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The 1961-1965 Lincolns suffered rusted hoods and trunk lids worse than almost any car I've seen.  And, its not just the usual along-the-lips, but develops in the pattern of the underside bracing.  The source of the problem was a dip primer paint process at the Wixom assembly plant where the hood and trunk lid were attached but ended up with trapped air bare metal after the primer bath.  The simple air exchange from heating and cooling introduces moisture resulting in the rust-ruined panels.  The problem seems to be less so for the 1966-1969 models.

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44 minutes ago, 58L-Y8 said:

The 1961-1965 Lincolns suffered rusted hoods and trunk lids worse than almost any car I've seen.  And, its not just the usual along-the-lips, but develops in the pattern of the underside bracing.  The source of the problem was a dip primer paint process at the Wixom assembly plant where the hood and trunk lid were attached but ended up with trapped air bare metal after the primer bath.  The simple air exchange from heating and cooling introduces moisture resulting in the rust-ruined panels.  The problem seems to be less so for the 1966-1969 models.

 

Another component to all of this is the blobs of sealer they injected between the two halves every so often to keep the outside skin from vibrating.  When you see the problem first starting to occur it is at those blobs, even on cars that have always been dry with the lids shut.  I don't know if the sealer sucks up moisture from the air and holds it against the metal or if the sealer itself has some mildly corrosive element to it or what, but it's a real problem for these cars.  As bad as this one shows underneath nothing is coming through on top yet.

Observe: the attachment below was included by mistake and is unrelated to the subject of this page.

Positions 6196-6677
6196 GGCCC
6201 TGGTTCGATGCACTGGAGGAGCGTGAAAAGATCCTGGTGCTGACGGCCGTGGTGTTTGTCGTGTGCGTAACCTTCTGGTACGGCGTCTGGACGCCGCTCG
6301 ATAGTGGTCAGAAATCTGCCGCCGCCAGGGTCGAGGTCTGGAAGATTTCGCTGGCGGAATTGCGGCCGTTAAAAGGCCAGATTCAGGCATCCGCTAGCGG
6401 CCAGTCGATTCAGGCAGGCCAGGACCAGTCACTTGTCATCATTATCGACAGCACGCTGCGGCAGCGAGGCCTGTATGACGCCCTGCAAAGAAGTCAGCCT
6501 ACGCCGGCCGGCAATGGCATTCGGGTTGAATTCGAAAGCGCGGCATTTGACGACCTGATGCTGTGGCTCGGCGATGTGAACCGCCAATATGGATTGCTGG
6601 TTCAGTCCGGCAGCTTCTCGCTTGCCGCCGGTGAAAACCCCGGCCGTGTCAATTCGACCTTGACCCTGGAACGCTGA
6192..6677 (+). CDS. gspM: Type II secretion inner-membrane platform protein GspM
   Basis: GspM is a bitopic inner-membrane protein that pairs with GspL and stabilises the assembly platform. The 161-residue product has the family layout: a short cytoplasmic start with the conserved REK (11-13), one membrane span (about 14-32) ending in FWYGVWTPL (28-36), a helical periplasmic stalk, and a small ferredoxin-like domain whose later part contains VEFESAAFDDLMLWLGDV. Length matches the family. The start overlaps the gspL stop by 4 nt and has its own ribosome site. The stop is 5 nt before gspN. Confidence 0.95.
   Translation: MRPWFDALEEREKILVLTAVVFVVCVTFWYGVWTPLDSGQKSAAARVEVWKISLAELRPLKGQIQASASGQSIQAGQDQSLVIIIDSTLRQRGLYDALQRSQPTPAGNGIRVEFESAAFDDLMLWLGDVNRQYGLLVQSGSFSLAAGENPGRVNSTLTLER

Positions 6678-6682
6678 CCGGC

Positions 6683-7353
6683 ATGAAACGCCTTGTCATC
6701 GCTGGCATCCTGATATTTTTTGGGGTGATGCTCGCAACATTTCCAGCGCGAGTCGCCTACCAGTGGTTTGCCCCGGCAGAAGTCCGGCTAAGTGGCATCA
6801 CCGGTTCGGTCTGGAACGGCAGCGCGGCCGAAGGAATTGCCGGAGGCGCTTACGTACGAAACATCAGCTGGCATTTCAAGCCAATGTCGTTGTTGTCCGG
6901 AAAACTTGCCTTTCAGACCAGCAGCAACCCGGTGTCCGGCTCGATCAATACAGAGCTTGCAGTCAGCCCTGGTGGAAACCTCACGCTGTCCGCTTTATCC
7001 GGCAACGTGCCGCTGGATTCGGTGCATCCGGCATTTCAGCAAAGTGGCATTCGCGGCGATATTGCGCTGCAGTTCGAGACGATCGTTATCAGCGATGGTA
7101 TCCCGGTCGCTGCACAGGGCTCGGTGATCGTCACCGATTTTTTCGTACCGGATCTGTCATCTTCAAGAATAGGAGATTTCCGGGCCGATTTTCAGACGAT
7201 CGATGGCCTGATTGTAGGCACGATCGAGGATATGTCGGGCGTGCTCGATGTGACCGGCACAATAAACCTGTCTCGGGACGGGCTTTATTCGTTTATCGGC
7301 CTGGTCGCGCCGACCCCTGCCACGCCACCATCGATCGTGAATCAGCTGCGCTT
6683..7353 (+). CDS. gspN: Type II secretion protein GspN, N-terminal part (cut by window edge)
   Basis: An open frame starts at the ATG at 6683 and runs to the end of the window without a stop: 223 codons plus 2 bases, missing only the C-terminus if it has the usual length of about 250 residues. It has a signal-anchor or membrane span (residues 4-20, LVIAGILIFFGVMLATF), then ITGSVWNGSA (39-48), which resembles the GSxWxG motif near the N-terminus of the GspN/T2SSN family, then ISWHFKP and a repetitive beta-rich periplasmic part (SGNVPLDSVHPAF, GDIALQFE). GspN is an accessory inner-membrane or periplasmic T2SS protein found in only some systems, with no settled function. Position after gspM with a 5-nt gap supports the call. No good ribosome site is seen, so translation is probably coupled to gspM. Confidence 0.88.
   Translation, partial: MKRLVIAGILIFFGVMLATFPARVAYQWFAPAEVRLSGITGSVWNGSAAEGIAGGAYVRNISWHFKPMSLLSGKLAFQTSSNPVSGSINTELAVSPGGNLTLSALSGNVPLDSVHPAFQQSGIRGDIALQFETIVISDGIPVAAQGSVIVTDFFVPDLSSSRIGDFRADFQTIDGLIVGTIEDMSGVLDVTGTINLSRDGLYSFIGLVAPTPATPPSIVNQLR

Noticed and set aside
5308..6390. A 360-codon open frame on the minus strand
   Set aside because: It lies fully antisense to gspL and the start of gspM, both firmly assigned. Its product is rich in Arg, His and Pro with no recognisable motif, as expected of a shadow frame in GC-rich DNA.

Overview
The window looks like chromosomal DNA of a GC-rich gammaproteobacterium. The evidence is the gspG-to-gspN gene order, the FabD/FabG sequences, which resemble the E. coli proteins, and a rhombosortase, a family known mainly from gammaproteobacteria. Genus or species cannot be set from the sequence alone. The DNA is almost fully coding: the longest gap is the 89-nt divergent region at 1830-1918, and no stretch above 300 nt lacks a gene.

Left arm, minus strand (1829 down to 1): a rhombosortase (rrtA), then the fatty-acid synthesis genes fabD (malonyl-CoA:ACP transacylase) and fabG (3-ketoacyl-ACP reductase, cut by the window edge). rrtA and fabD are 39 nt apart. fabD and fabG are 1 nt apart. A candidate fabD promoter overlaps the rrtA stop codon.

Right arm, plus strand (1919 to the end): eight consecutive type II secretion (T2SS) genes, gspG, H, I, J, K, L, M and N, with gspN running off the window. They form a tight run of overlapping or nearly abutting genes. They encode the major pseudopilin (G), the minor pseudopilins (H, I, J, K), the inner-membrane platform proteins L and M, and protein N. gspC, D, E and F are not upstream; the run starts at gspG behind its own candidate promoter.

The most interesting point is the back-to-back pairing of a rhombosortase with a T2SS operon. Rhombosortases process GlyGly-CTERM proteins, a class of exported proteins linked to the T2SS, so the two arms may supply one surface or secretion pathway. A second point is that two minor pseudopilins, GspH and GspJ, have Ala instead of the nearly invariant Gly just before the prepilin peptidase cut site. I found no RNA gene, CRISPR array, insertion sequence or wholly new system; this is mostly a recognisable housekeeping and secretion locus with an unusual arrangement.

With the previous design in '58 - '60 it had the asphalt sound deadening sheet sandwiched between the two halves and they don't rust like that.  I did have one with the pattern of the substructure rusting through the skin on top but in that case rodents had packed the inside with stuffing from the seats and caused the corrosion.     

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On 8/10/2020 at 12:18 AM, ericmac said:

I have owned 12 of these cars over the years.  What goes wrong? Everything...every single thing.

 

I have never owned one, but I have come close to the Continental Mark IV. When my wife and I were dating she coaxed me into letting her have a '66 T-Bird. From then on she told me to pick her cars.

 

I have been looking at the Lincoln 4 door converts for a few years. After servicing one in the 1990's I will agree with the "everything" comment. The owner of the car stiffed me for $250. He never came back and I never pursued it, always said it was the best $250 I ever spent.

 

Remember, a slightly shabby old Buick can be a decent car, but a shabby old Lincoln or Cadillac will usually be nothing more. And never get the idea I practice what I preach.

Bernie

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On 8/10/2020 at 12:18 AM, ericmac said:

I have owned 12 of these cars over the years.  What goes wrong? Everything...every single thing. 

Wait a minute, did you own a white one with an added rear windscreen around Kalamazoo about 20 years ago?

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11 hours ago, W_Higgins said:

 

Another component to all of this is the blobs of sealer they injected between the two halves every so often to keep the outside skin from vibrating.  When you see the problem first starting to occur it is at those blobs, even on cars that have always been dry with the lids shut.  I don't know if the sealer sucks up moisture from the air and holds it against the metal or if the sealer itself has some mildly corrosive element to it or what, but it's a real problem for these cars.  As bad as this one shows underneath nothing is coming through on top yet.